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My Dear Hamilton

My Dear Hamilton: A Novel of Eliza Schuyler Hamilton

Written by Stephanie Dray and Laura Kamoie

Published by HarperCollins

Review by Irene Colthurst

So few accounts of the American Revolutionary era begin in the midst of the fighting after 1776 and then stretch through the fragile 1780s and tumultuous 1790s.   The life story of Alexander Hamilton, however, demands exactly that frame. So does that of his wife, Elizabeth “Betsy” Schuyler Hamilton. The runaway success of a certain Broadway musical re-introduced the American public to that period and sparked interest in its other major figures.  The appeal of My Dear Hamilton, therefore, is its promise to go “beyond the hype” of Hamilton the musical to examine Elizabeth Schuyler’s entire long life.  It’s one of several novels in the last few years, including another from authors Stephanie Dray and Laura Kamoie themselves, that look more deeply at the American revolutionary era through the eyes of women.  Here they give us Elizabeth “Betsy” Schuyler in her own voice, framed as her reminiscence in old age, as she grapples with and yet fights for Hamilton’s legacy. Dray and Kamoie succeed in giving us an intimate view of the era that inherently challenges many of the cherished images that the prominent members of the revolutionary generation hold in the American public’s imagination.  In doing so, they have written a novel considered among the best historical fiction of 2018.

The novel opens in the mid-1820s as James Monroe makes a visit to a Eliza in late middle age.  She then tries to explain to the reader why she received him so coldly, prompting her to relate her life story as if building one of her husband’s legal arguments.  She begins by noting, “I was a patriot in my own right before I ever met Alexander Hamilton”. Chronicling their courtship and early marriage, as well as Hamilton’s rise to power, Eliza reveals a life that alternated between private moments of family joy and the public contentions and social disruptions whose effects strained her marriage.  The cycle became almost predictable as the narrative spun on through the 1790s and the infamous Reynolds affair, and beyond. Hamilton’s appeals for forgiveness and declarations of love often seemed overwrought, and it could be hard to know how much of his pleading to “his angel” was due to his lawyerly character and guilty conscience, and what was narrative necessity.  

The authors are disciplined in their depiction of only Eliza’s direct experience of the duel between Alexander Hamilton and Aaron Burr. They also succeed in letting Eliza demonstrate how much more than a wronged wife she always was. Eventually, the narrative ends up back at the meeting of Eliza and Monroe.  To drive towards that conclusion, Dray and Kamoie let the frame of Eliza’s older perspective weigh perhaps too heavily upon the story as it unfolds. Readers are given her feelings in the moment, and then immediately her late reconsiderations of those feelings. The message of the frame story is that we are not supposed to lose ourselves too much in this novel, but it is impossible not to.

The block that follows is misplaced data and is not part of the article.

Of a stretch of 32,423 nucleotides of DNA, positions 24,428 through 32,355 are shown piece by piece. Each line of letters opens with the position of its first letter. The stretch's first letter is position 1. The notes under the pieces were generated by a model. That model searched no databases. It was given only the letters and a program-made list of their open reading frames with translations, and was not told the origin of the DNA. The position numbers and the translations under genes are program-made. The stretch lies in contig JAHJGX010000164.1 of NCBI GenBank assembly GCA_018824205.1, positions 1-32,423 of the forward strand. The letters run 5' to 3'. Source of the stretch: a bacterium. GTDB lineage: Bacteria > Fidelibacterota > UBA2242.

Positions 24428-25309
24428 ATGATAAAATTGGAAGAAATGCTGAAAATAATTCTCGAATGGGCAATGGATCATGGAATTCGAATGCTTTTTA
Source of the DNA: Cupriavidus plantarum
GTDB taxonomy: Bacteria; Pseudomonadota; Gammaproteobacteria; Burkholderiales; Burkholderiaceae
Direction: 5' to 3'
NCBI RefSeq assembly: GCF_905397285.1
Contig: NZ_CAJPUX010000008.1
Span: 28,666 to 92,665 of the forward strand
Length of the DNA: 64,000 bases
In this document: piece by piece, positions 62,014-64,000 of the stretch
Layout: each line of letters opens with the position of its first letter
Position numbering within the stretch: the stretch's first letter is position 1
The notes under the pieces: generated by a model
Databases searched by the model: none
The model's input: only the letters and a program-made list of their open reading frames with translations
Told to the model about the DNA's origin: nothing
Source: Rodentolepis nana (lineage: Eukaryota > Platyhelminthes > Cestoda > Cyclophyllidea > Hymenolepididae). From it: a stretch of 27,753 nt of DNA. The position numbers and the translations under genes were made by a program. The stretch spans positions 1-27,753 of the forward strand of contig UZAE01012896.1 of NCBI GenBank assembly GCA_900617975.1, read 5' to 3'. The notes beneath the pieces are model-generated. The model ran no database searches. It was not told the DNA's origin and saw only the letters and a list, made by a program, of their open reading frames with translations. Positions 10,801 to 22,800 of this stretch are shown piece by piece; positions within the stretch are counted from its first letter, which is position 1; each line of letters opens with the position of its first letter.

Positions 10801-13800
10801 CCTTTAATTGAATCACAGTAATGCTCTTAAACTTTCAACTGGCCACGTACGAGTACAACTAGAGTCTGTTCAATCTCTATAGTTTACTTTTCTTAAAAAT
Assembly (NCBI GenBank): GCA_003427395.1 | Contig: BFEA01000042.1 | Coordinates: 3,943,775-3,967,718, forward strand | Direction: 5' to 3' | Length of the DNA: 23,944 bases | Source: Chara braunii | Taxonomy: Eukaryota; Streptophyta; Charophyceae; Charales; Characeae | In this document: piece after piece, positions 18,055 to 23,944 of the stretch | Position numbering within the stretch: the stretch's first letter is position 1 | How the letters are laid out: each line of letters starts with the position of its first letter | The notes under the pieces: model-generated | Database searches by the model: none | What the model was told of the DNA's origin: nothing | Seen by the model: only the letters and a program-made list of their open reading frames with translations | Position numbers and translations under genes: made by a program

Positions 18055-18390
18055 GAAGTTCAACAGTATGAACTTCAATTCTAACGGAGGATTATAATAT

Overall the novel is alive with intimate detail and fascinating historical echoes for our own time. Elizabeth Schuyler’s evolution into a political wife and a reluctant champion of her husband’s complicated legacy is rendered with a strong moral intensity.  Her perspective is the Federalist perspective, which goes unexplored in most depictions of the early American republic. Dray and Kamoie do not shy away from letting Elizabeth Schuyler show herself as a daughter of privilege whose political views are based on a love of martial heroism, terror and contempt for the mob, and a patronizing dismissiveness towards the common people outside of her charity work.   

Ironically, Dray and Kamoie can bring Eliza’s elite Federalist perspective to life because of the rise of social history, a discipline dedicated to broadening the narrative beyond the elite men of the US Founding generation to the Natives Eliza treated with as a young woman the enslaved in her father’s household, and the common whites she was disdainful of. Now insights from social history have come to historical fiction about the American Revolution.  My Dear Hamilton is a worthy entry alongside other recent Revolutionary War novels by and from the perspective of women, such as The Devil Take Tomorrow by Gretchen Jeannette.  Like them, it is romantic in a way that echoes but is more serious than the literature of the period itself. Unlike them, it lets the story continue into the less romantic days of post-revolutionary politics, grief, and imperfect union.  None of them claims to be “The Red Badge of Courage for the American Revolution”, an iconic literary rendering of the war.  That is unnecessary, for these novels are evocative works in their own particular way.

In giving us Eliza’s whole life, and her own case for that life in the face of consuming grief in a democratizing nation whose direction she only eventually reconciled herself to, we get a woman who is ultimately as tragically and valiantly human as her husband.

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Irene Colthurst is a reviewer with the Historical Novel Society. She lives in San Diego.

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